#For explored, use Pacman position as the key, value True
   initialize a dictionary of states already explored
   #For considering, use Pacman position as the key, value pathCost
   initialize a dictionary of states being considered
      if the frontier is empty
         return an empty list
      choose a leaf node and remove it from the frontier
      if node state is in explored
         continue with next iteration of the loop #Ignore it
      add state key to explored dictionary
      remove state key from considering dictionary
      if the node contains a goal state
         return list of actions from start state to goal state
      for each successor of the node state
         calculate the new pathCost
         if key of successor state not in explored and considering
            add key of successor state to considering with pathCost
            push the successor node on the frontier
         elif key of successor state in considering and  
          new pathCost < old pathCost
            #Found a better path to a state we were considering
            update the considering dictionary with the new pathCost
            push the successor node on the frontier

Exercise 3 Implement the uniform-cost search algorithm in the uniformCostSearch function in We encourage you to look through for some data structures that may be useful in your implementation. You should now observe successful behavior in all three of the following layouts, where the agents below are all UCS agents that differ only in the cost function they use (the agents and cost functions are written for you):

python -l mediumMaze -p SearchAgent -a fn=ucs
python -l mediumDottedMaze -p StayEastSearchAgent
python -l mediumScaryMaze -p StayWestSearchAgent

Note: You should get very low and very high path costs for the StayEastSearchAgent and StayWestSearchAgent respectively, due to their exponential cost functions (see for details).

Remember to use git to add, commit, and push your updates before going on to the next exercise.

A* search

Exercise 4 Implement A* search in the empty function aStarSearch in A* should be implemented using the same InformedSearch pseudocode given above. One difference between A* and UCS is that A* takes a heuristic function as an argument. Heuristics take two arguments: a state in the search problem (the main argument), and the problem itself (for reference information). The nullHeuristic heuristic function in is a trivial example. A* uses this heuristic function to estimate the distance from a state to the goal. The PQ should sort nodes based on the sum of the cost to get to the node plus the estimated distance to the goal.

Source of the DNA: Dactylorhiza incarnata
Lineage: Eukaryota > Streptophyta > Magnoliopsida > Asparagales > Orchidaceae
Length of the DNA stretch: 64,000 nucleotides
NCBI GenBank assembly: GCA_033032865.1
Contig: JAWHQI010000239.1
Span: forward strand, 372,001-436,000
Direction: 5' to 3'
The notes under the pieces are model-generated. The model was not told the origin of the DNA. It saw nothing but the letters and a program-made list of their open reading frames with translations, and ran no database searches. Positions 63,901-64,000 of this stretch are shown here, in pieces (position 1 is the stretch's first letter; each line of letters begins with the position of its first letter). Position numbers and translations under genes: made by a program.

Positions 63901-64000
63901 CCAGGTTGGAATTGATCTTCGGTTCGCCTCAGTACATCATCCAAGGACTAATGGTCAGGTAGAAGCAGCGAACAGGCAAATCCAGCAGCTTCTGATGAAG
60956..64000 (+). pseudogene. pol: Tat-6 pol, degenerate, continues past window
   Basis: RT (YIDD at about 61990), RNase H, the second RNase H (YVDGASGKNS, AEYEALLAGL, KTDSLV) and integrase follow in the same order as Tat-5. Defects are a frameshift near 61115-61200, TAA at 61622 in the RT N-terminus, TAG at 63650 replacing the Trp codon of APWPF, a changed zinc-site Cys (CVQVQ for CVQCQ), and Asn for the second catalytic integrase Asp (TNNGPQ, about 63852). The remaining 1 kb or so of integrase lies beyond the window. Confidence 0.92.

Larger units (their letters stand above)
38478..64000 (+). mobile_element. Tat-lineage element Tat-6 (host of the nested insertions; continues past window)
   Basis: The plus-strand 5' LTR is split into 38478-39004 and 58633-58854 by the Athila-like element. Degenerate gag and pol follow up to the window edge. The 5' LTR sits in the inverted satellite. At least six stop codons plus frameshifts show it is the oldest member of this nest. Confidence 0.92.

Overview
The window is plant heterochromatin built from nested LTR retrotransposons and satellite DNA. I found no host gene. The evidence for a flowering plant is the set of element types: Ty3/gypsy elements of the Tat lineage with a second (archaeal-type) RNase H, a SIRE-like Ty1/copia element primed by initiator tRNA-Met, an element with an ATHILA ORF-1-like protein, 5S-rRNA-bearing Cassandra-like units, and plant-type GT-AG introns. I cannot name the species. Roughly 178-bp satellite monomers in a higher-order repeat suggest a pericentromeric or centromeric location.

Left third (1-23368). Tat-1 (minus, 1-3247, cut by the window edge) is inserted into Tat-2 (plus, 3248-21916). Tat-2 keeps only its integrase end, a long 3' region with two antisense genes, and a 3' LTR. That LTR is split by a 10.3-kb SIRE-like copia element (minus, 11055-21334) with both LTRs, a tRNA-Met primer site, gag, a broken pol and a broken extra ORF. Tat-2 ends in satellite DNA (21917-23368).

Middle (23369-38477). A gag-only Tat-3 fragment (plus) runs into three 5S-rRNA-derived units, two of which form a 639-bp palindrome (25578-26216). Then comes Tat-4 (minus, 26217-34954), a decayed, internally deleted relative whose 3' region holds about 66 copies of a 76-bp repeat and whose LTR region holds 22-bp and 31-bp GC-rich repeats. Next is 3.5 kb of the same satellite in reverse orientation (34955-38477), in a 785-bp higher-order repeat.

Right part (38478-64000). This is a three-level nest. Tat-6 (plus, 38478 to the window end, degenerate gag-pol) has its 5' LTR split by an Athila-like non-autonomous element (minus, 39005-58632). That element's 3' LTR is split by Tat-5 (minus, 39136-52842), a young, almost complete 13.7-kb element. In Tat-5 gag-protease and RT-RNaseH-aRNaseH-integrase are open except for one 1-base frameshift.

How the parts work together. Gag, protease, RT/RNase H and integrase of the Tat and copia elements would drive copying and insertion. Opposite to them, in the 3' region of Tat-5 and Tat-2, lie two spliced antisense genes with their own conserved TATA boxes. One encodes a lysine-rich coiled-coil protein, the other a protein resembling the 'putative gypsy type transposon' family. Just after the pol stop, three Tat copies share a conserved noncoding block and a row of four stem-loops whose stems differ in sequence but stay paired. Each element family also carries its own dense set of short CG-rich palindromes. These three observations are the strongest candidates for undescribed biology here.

You can test your A* implementation on the original problem of finding a path through a maze to a fixed position using the Manhattan distance heuristic (implemented already as manhattanHeuristic in

python -l bigMaze -z .5 -p SearchAgent -a fn=astar,heuristic=manhattanHeuristic 
You should see that A* finds the optimal solution slightly faster than uniform cost search (about 549 vs. 620 search nodes expanded in our implementation, but ties in priority may make your numbers differ slightly). What happens on openMaze for the various search strategies?

Finding All the Corners

The real power of A* will only be apparent with a more challenging search problem. Now, it's time to formulate a new problem and design a heuristic for it.

In corner mazes, there are four dots, one in each corner. Our new search problem is to find the shortest path through the maze that touches all four corners (whether the maze actually has food there or not). Note that for some mazes like tinyCorners, the shortest path does not always go to the closest food first! Hint: the shortest path through tinyCorners takes 28 steps.